This looks like something nmap is doing to get a specific response out of some specific system. The request is: GET /nice%20ports%2C/Tri%6Eity.txt%2ebak (“nice ports,/Trinity.txt.bak”? – yes, this is nmap creativity at work. Why do they send a request like this? Answer: http://seclists.org/nmap-dev/2006/q2/207)
Anyhow, I sent this one and got no response at all. And no TV wakeup. This is also not the one I want. Going further towards the beginning, I see two bare GET requests, to different ports.
GET / HTTP/1.0 to Port 3689
I can send that:
$ echo -en "GET / HTTP/1.0\n\n"| nc 192.168.10.110 3689
..and the TV comes on!
This turned out to be it. Just a “GET /” is all it takes to turn the AppleTV on from the network.
So, there’s my answer. It was a generic test that’s part of the nmap version scanning logic. Just like the thing where scanning a printer makes it print stuff, this is a side-effect of the scanner, not its intended functionality. And it’s not a bug or a tricky way some obscure packet is handled. It’s the most basic possible HTTP request. Interesting. That seems to suggest some functionality of the AppleTV is probably exposed through this port, and at least some of it doesn’t require authentication.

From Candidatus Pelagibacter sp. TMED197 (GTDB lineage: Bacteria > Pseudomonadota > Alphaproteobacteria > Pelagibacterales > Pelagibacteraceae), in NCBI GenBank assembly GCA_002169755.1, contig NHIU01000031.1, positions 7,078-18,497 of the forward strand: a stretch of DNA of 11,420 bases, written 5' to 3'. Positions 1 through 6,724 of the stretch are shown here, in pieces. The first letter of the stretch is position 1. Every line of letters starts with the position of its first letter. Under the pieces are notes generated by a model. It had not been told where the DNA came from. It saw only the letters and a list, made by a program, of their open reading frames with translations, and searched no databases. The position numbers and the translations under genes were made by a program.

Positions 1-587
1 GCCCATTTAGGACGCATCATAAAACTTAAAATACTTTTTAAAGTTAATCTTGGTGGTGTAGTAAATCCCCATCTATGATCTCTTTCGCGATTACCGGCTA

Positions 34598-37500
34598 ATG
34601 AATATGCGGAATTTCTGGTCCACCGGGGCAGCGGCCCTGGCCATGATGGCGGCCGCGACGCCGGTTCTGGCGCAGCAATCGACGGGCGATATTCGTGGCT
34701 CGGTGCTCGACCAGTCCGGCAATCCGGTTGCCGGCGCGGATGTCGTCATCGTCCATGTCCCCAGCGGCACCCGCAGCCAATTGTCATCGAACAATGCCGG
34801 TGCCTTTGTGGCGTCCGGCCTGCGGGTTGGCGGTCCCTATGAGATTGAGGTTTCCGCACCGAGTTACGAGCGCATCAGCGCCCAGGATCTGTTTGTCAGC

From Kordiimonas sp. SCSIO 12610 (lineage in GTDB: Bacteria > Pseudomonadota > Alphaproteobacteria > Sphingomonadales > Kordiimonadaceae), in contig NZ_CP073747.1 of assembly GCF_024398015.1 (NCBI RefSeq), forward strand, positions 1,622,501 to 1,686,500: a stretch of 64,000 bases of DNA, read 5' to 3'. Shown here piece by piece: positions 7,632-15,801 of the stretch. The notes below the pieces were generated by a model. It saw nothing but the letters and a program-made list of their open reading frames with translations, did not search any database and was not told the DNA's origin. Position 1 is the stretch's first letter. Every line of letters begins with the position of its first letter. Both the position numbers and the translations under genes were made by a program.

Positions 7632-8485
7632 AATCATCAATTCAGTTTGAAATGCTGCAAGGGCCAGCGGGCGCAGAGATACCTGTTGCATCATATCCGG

Looking around the web for information about this port, I came across this “Unofficial AirPlay Protocol Specification” that explains some of what I’m seeing here and gives ideas for further research:https://nto.github.io/AirPlay.html. If you’re interested in how far this goes, that would be my next step.
We think BB is pretty cool …but we might be biased.
Why not find out for yourself and take a class with him?
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October 11, 2016 @ 2:08 pm
Great write up. Any chance you have this hooked to a TV that supports AnyNet+ (like Samsung)? It’ll watch for devices that support AnyNet+ connected to HDMI to power up and turn on. Wondering if the Apple TV is waking up and the TV is blindly powering itself on as a side effect.
October 12, 2016 @ 8:47 am
Yep – that’s the other part of it, Russell. AnyNet+ seems to be Samsung’s name for the HDMI CEC (Consumer Electronics Control) standard, and it’s what the AppleTV uses after it comes on, to tell the TV to wake up.
I noticed this started when I got the 4th gen AppleTV to replace an older one. It’s also what allows your AppleTV remote to adjust the TV’s volume. Apple talks about it here: https://support.apple.com/en-us/HT205225